A Petaluma City Council plan to explore the sale of a scenic ranch atop Sonoma Mountain to the state died Monday when Petaluma City Councilman Clark Thompson withdrew his support for the project.

Thompson's reversal puts the future of the 270 acres back in limbo after a 12-year effort to open the space as a park. But supporters vowed Monday to make the park an issue in the November campaign.

Petaluma, which has owned Lafferty Ranch since 1959, has sought since 1992 to open the land to hikers as a nature preserve. However, the city has run into roadblocks put up by rancher Peter Pfendler and other property owners near the ranch.

The idea of selling the ranch to the state is intended to build on longstanding plans to create a network of trails and parks atop the mountain and to bring the state's power to bear against park opponents.

In May, Thompson had voted in favor of talking to the state about buying the ranch. However, he later asked the City Council to reconsider the resolution authorizing the talks, saying he wanted to suggest some changes.

Monday, Thompson wanted to rescind the resolution, saying he had gotten negative feedback about the plan from some state officials.

"We need to get all citizens behind this before we move forward," Thompson said. He suggested a council subcommittee or citizens' panel be formed to look into the issue.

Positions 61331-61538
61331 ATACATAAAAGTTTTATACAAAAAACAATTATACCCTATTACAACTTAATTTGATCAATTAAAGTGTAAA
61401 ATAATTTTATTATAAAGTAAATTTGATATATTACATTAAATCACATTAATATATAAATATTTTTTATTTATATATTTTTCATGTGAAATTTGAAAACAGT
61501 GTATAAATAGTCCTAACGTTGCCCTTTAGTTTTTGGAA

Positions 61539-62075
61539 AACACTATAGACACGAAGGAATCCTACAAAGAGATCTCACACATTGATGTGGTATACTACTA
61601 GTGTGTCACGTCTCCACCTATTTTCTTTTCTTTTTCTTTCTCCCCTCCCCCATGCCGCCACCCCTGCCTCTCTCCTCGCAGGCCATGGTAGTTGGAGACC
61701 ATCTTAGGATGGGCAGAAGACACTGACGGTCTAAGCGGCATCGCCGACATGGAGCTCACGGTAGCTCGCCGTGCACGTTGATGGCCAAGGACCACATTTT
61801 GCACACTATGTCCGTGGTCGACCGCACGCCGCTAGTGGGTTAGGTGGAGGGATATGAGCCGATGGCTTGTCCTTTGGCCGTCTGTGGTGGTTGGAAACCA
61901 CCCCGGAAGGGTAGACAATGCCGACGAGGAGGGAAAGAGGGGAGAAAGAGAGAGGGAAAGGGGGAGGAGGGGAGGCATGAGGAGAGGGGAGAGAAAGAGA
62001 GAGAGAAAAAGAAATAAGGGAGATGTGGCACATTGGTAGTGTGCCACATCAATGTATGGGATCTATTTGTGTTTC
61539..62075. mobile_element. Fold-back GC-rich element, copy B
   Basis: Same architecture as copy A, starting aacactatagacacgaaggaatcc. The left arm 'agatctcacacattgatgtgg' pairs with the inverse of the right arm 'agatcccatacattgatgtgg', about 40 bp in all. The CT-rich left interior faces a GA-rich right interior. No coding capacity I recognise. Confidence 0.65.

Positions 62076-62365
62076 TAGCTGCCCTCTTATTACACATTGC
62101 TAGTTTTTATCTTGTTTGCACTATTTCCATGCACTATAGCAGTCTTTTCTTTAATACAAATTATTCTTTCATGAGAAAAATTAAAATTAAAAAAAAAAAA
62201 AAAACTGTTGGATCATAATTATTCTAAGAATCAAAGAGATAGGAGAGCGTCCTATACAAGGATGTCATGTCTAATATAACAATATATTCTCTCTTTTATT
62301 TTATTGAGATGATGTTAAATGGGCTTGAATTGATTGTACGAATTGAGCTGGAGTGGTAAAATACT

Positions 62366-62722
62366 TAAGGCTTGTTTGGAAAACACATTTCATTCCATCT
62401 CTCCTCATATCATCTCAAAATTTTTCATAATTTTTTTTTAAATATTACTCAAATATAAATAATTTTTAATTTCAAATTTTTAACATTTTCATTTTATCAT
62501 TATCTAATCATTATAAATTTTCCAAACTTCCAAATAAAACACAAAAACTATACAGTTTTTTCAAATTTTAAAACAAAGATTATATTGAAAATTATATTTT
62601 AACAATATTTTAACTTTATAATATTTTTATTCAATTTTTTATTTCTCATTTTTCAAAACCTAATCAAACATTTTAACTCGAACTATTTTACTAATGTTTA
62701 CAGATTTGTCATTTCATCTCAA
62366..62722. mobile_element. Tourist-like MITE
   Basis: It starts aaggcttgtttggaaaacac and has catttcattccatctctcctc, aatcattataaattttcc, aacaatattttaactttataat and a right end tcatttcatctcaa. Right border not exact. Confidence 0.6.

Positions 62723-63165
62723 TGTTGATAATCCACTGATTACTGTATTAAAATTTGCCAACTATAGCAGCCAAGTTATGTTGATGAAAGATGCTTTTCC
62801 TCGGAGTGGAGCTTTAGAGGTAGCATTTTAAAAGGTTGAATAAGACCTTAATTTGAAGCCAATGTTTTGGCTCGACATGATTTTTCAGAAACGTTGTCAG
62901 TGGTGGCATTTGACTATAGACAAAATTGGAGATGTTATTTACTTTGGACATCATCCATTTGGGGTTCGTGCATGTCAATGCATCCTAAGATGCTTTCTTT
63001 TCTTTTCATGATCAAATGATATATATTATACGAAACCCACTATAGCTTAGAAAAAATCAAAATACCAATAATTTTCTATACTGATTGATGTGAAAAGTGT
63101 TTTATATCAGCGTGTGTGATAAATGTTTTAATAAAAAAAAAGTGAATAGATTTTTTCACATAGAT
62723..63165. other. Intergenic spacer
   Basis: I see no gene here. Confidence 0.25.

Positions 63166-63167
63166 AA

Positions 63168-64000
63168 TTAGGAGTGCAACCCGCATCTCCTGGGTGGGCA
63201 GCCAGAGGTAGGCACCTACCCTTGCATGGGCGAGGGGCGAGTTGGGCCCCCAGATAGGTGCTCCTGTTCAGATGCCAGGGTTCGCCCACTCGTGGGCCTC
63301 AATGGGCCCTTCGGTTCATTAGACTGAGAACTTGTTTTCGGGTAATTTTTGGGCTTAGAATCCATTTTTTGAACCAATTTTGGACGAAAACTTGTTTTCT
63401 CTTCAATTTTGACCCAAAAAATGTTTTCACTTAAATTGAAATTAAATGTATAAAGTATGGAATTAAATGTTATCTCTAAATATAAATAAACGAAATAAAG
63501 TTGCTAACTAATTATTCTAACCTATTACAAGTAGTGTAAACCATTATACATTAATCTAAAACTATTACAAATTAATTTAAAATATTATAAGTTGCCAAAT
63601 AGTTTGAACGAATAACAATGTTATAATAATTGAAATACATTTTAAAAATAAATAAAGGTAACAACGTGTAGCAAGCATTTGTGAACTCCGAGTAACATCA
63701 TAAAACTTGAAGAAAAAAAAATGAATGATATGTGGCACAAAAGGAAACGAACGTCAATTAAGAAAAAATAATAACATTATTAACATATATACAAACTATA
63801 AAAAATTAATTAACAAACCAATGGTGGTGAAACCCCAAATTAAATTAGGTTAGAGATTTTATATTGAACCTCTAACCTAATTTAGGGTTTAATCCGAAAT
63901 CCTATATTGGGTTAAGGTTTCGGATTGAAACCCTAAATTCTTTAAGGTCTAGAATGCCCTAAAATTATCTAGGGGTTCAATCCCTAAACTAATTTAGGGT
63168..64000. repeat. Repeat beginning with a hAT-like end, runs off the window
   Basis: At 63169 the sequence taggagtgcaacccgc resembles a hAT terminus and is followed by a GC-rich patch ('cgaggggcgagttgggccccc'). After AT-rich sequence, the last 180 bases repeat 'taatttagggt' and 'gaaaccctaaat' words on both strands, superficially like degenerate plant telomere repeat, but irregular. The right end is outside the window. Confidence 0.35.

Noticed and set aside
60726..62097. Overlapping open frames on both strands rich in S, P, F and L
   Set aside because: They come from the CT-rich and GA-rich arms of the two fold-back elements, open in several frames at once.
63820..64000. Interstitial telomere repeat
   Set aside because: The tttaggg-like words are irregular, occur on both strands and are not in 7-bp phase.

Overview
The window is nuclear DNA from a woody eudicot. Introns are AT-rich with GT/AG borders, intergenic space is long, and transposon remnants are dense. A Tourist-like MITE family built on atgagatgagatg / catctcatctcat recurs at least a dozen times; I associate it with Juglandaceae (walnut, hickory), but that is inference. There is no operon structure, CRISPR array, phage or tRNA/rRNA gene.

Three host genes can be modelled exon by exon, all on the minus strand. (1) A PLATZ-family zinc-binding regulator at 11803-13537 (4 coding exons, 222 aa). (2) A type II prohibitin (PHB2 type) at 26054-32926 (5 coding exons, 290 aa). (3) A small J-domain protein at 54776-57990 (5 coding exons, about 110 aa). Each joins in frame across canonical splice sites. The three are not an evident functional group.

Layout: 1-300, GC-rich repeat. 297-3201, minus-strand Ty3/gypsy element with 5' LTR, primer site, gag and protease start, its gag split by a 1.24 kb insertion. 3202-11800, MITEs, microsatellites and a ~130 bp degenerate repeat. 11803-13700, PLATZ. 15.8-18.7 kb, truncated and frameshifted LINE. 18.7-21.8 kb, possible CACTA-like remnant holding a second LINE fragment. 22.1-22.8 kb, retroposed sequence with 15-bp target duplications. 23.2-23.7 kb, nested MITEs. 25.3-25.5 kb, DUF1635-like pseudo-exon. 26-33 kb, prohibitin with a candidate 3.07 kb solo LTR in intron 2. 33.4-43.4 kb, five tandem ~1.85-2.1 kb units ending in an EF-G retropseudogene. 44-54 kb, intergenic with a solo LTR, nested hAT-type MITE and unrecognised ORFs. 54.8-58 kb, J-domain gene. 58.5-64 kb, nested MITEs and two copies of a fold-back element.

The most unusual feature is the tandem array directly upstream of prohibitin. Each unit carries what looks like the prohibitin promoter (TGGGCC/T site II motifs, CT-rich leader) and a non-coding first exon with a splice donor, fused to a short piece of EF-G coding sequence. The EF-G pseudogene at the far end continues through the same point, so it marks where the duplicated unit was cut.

Following the City Council's May vote to approach Sacramento, a state parks official indicated the state couldn't afford to be interested, but might be open to reconsideration. But Board of Equalization Chairwoman Carole Migden, who also is a leading November candidate for the North Bay state Senate seat, has expressed support.

Council members Mike Harris, Bryant Moynihan and Mike O'Brien joined Thompson in rescinding the resolution.

Councilman Mike Healy said Thompson's talk of a citizens' committee was just window dressing for killing the resolution.

"I'm very disappointed," said Healy, who supported the effort to approach the state.

A delay in talks with the state on Lafferty Ranch will mean the possible loss of state funding to buy the land, Healy said.

Healy chastised Thompson for discussing the matter privately with state officials instead of asking them to come before the council.

Healy urged the council to consider forming a citizens' panel on Lafferty Ranch at its next meeting and to set a two-month deadline for it to report back to the council.

Will Stapp, founder of the group Residents for Lafferty, called Thompson's action a "shameful reversal of public policy."

Larry Modell, chairman of the political group Petaluma Tomorrow, said the park now is likely to become a campaign issue because its opponents have made it into one.

Moynihan, O'Brien and Torliatt's seats are up for election in November. Thompson temporarily is filling a council vacancy while Councilman Keith Canevaro serves with the Marines in Iraq.